even those that manifest any upward tendency share the same 
treatment. All that remain at bottom, you may depend upon 
it, good reader, are perfectly sound, and not less palatable than 
any that you have ever eaten, or that your best guinea-fowl has 
just dropped in your barn-yard ; but let us return to the cod-fish. 
The fish already procured and salted is taken ashore at the new 
harbour by part of the crew, whom the captain has marked as 
the worst hands at fishing. There on the bare rocks, or elevated 
scaffolds of considerable extent, the salted cods are laid side by 
side to dry in the sun. They are turned several times a day, 
and in the intervals the men bear a hand on board at clearing 
and stowing away the daily produce of the fishing banks. 
Towards evening they return to the drying grounds, and put up 
the fish in piles resembling so many haystacks, disposing those 
towards the top in such a manner that the rain cannot injure 
them, and placing a heavy stone on the summit to prevent their 
being thi-own down, should it blow hard during the night. 
You see, reader, that the life of a Labrador fisherman is not one 
of idleness. The capelings have approached the shores, and in 
myriads enter every basin and stream to deposit their spawn, 
for now July is come, the cods follow them as the bloodhound 
follows his prey, and their compact masses literally line the 
shores. The fishermen now adopt another method. They have 
brought with them long and deep seines, one end of which is, 
by means of a line, fastened to the shore, while the other is in 
the usual manner drawn out in a broad sweep, to inclose as 
great a space as possible, and hauled on shore by means of a 
capstan. Some of the men in boats support the corked part of 
the net, and beat the water to frighten the fishes within towards 
the land ; while others, armed with poles, enter the water, hook 
the fishes, and fling them on the beach, the net being gradually 
drawn closer as the number of fishes diminish. What do you 
think, reader, as to the number of cods secured in this manner 
at a single haul ? — twenty or thirty thousand. You may form 
some notion of the matter when I tell you that the young 
gentlemen of my party, while going along the shores, caught 
cod-fish alive with their hands, and trouts of weight with a piece 
of twine and a mackerel hook hung to their gun rods ; and that 
if two of them walked knee-deep along the rocks, holding a 


handkerchief by the corners, they swept it full of capelings : 
should you not trust me in this, I refer you to the fishermen 
themselves, or recommend you to go to Labrador, where you 
will give credit to the testimony of your eyes. The seining of 
the cod-fish is not, 1 believe, quite lawful, for a great proportion 
of the codlings which are dragged ashore at last are so small as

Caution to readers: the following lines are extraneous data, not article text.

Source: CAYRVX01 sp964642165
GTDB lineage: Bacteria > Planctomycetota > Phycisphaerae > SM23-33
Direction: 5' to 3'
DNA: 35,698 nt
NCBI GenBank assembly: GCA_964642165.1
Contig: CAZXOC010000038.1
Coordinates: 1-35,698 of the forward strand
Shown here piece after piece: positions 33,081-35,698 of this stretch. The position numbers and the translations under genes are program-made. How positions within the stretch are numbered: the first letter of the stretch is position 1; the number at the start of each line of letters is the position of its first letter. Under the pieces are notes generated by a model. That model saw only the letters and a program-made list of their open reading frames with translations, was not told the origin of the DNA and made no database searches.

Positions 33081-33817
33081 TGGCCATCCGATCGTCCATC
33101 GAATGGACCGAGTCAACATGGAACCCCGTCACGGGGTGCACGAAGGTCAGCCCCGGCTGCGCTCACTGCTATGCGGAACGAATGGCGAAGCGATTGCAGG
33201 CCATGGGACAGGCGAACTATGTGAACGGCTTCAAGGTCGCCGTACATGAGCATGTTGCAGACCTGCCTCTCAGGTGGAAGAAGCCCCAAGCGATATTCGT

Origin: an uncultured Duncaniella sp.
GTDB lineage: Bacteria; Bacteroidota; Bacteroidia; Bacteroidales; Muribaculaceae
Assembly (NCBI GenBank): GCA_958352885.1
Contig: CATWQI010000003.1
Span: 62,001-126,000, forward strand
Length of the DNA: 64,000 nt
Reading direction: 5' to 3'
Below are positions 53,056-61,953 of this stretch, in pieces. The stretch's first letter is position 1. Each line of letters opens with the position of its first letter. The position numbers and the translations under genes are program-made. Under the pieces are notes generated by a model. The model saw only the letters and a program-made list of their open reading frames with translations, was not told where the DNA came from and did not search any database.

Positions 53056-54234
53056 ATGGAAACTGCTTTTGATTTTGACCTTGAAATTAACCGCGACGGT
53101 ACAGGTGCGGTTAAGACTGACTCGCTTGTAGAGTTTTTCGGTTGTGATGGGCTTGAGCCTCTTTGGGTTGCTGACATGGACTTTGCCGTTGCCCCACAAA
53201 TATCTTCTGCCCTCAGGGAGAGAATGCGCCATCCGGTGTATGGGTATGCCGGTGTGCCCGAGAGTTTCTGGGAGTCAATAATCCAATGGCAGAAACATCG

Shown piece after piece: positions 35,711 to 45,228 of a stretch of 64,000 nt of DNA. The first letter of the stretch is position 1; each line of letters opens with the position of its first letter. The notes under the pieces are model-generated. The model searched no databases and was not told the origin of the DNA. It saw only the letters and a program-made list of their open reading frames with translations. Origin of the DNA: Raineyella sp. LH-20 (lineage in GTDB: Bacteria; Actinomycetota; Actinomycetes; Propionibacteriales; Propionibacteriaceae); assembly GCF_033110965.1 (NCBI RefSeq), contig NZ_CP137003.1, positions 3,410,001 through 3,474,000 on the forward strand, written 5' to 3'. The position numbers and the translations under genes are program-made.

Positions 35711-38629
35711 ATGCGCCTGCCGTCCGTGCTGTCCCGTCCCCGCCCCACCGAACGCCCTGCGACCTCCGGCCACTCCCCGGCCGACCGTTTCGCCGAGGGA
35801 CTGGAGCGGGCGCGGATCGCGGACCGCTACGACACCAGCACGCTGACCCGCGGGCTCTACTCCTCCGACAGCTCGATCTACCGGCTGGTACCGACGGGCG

to be considered useless, and, instead of being returned to the 
water as they ought to be, are left on the shore, where they are 
ultimately eaten by bears, wolves, and ravens. The fishes taken 
along the coast or fishing stations only a few miles off are of 
small dimensions, and I believe I am correct in saying that few 
of them weigh more than two pounds when perfectly cured, or 
exceed six when taken out of the water. The fish are liable to 
several diseases, and at times are annoyed by parasitic animals, 
which in a short time render them lean and unfit for use. Some 
individuals, from laziness or other causes, fish with naked hooks, 
and thus frequently wound the cod without securing them, in 
consequence of which the shoals are driven away, to the detri- 
ment of the other fishers. Some carry their cargoes to other 
ports before drying them, while others dispose of them to agents 
from distant shores. Some have only a pick-axe of fifty tons, 
while others are owners of seven or eight vessels of equal or 
larger burden ; but whatever be their means, should the season 
prove favourable, they are generally well repaid for their labour. 
I have known instances of men who on their first voyage ranked 
as ' boys,' and in ten years after were in independent circum- 
stances, although they still continued to resort to the fishing. 
' For,' said they to me, ' how could we be content to spend our 
time in idleness at home ?' I know a person of this class who 
has carried on the trade for many years, and who has quite a 
little fleet of schooners, one of which, the largest and most 
beautifully built, has a cabin as neat and comfortable as any 
that I have ever seen in a vessel of the same size. This vessel 
took fish on board only when perfectly cured, or acted as pilot 
to the rest, and now and then would return home with an ample 
supply of halibut, or a cargo of prime mackerel. On another 
occasion I will offer some remarks on the improvements which 
I think might be made in the cod fisheries of the coast of 


En Rotjte to Labeadob — Gut op Canseau — Jestioo Island — Entebe Bay — 
Magdalene Island — The Inhabitants — Oenithologioal Notes — 
BiEDS ON the Book — Natasquan Eivee — Piest Impeessions op La- 


June 11. From the entrance to the Gut of Oanseau, where the 
Ripley lay at anchor, Audubon had the first view of the south- 
eastern coast of Nova Scotia, which he describes as " dreary, 
rocky, poor and inhospitable-looking." It snowed the next day, 
yet, when the party went ashore, they found not only trees in 
bloom, but the ground plants were in flower, and some tolerably